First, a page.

Now the messy work begins - drilling and sawing away at the Valiant resin model to strip in down to a state where I can build the panel van frame onto the basic chassis.
Warning! I have to mention that drilling, cutting or sanding resin models like this one creates a lot of dust. I strongly recommend you use some sort of dust mask as I am certain that the resin dust is not at all good for you if it is inhaled.
I carefully trimmed off the parts of the Valiant model I didn't want - including the base using my Dremmel and a cutting disc. Some of the hard to get to bits will have to be pared off using a thin chisel, sharp craft knife and file...
Unfortunately, I will also have to remove the driver figure. This is a bit annoying as I need a driver, of course, but this being a British version of the Chevy truck the driver (and steering wheel) are on the wrong side (right) and I am making a model of the American van.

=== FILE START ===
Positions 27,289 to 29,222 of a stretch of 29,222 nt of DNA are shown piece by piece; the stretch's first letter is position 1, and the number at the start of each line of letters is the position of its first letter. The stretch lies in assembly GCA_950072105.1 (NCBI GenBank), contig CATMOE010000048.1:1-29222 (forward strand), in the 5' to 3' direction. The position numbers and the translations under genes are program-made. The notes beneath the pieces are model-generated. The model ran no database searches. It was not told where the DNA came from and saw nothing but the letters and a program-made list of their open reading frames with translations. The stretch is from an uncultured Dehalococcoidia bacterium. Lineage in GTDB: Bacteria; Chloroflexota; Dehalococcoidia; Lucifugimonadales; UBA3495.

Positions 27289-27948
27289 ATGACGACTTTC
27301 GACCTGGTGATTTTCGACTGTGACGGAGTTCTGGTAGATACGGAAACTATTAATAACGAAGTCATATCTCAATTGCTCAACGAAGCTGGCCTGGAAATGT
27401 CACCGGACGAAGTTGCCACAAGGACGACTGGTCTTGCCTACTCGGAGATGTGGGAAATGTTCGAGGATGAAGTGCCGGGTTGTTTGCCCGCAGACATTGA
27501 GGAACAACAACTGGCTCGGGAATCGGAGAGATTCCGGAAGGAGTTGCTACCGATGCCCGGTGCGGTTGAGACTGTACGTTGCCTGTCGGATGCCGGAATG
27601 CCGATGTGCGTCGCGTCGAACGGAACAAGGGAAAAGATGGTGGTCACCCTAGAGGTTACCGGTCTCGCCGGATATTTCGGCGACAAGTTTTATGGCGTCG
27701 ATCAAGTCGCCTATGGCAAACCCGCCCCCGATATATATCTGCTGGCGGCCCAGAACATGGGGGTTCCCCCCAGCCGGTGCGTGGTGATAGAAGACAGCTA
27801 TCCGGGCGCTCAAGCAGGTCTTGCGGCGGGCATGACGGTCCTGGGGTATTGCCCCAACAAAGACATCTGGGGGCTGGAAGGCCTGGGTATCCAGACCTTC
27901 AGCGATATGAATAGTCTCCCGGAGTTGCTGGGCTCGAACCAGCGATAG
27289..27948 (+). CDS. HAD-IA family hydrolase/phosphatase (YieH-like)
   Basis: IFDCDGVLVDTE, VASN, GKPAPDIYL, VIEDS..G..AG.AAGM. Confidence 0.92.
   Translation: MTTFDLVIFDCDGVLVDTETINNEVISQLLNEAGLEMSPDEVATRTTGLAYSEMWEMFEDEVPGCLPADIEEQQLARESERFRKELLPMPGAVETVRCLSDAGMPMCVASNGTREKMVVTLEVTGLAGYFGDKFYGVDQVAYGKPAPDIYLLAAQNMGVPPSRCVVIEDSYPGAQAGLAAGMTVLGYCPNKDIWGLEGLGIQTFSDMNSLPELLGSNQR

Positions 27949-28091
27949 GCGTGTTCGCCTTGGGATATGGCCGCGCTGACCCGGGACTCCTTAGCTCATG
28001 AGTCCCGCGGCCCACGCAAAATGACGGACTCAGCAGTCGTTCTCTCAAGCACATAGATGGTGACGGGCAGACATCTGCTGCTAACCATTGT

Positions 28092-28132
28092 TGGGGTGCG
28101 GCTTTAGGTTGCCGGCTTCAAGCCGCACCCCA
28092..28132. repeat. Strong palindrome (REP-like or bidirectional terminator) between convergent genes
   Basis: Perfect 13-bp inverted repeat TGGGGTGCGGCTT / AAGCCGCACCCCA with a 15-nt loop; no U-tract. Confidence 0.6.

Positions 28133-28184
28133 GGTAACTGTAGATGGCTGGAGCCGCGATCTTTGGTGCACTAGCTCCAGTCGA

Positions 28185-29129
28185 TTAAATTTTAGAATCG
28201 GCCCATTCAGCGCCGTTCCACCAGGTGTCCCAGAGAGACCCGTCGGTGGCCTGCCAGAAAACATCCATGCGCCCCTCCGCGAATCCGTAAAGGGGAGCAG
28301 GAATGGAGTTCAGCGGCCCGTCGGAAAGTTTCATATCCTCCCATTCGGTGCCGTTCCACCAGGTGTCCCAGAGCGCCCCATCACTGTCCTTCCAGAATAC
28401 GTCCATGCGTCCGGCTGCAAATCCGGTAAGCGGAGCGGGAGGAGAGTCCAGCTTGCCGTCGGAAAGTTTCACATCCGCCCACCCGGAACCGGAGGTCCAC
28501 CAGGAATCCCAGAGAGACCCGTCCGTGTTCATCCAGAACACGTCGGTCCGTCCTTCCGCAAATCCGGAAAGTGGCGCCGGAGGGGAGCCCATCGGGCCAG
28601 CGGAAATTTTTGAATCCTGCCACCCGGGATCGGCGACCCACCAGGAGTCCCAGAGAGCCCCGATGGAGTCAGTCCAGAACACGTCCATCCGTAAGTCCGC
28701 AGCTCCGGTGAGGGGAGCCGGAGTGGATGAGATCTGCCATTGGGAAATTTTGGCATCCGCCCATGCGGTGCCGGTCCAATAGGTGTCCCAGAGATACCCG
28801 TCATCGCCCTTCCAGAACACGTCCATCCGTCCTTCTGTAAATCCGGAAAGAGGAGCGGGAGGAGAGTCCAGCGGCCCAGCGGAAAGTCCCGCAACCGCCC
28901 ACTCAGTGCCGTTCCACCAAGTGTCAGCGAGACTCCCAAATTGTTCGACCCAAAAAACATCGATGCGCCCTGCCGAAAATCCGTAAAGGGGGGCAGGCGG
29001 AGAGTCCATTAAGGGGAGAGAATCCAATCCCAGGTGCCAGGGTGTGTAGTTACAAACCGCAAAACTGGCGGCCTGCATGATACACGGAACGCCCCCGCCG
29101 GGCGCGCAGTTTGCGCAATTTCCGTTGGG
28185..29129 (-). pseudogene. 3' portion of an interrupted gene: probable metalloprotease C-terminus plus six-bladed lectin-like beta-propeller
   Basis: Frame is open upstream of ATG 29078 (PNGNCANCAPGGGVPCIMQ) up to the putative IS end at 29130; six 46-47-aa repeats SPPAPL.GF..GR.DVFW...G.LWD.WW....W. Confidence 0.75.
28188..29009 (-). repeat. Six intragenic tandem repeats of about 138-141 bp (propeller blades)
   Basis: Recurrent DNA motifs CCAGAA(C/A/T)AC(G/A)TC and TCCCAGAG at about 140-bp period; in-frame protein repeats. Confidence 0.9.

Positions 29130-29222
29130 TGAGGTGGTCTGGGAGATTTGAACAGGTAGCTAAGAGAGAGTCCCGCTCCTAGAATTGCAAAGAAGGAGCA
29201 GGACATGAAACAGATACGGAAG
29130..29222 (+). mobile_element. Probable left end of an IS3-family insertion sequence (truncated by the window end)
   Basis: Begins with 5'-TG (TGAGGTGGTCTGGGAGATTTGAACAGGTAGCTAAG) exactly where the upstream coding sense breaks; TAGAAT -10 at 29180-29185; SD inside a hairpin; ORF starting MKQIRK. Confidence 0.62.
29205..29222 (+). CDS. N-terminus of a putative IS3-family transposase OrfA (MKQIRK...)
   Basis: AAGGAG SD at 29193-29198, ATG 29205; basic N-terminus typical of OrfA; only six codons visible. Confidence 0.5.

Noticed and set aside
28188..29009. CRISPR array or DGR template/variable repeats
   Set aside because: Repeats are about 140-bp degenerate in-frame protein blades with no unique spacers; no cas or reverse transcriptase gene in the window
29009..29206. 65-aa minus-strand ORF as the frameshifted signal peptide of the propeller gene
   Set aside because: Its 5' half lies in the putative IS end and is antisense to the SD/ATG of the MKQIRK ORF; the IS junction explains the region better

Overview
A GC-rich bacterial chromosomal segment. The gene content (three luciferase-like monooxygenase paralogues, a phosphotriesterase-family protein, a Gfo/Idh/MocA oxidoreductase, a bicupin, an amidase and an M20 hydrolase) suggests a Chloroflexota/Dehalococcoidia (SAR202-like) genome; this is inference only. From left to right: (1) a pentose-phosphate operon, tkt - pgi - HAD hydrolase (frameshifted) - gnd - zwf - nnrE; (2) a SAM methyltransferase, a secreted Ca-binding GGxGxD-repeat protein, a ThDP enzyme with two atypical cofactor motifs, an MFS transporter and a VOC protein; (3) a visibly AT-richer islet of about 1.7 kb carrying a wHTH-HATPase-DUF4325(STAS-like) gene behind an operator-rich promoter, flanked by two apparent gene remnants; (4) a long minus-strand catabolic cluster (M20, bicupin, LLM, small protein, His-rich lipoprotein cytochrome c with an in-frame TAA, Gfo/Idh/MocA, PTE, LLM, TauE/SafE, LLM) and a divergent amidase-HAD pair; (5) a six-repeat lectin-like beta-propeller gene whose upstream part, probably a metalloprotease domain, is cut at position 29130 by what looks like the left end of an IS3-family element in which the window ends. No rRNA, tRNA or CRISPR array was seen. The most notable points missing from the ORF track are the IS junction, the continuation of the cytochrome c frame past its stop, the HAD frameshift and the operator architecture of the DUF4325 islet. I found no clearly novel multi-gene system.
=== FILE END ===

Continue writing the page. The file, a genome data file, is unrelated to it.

The main part I have to trim down is the rear flatbed as this will be replaced by the van's box frame.
I know...Yet another project where I seem to have made a lot of work for myself! But I actually enjoy these projects as I end up with something unique in that I have put a lot of time into it. I get a lot of satisfaction out of it. But I understand if you think I'm a bit mad. :)
Having stripped down the Chevy's frame I now have to build it back up again. I shall start by smoothing everything off and tidying up any ragged edges, ready to install the new van frame.
I'm trying out a quick and dirty build using what we used to call lolly sticks when I was a kid. I'm reconstructing the van bodywork using the sticks as the framework. Once the skeleton of the body is built I'll 'skin' the frame with plasticard (styrene sheet).
I have a feeling that the trickiest part to make will be the windshield and cab. And I have to include a new set of seats and a driver as well. But the van body seems pretty straight forward...
Next: The van bodywork frame installed.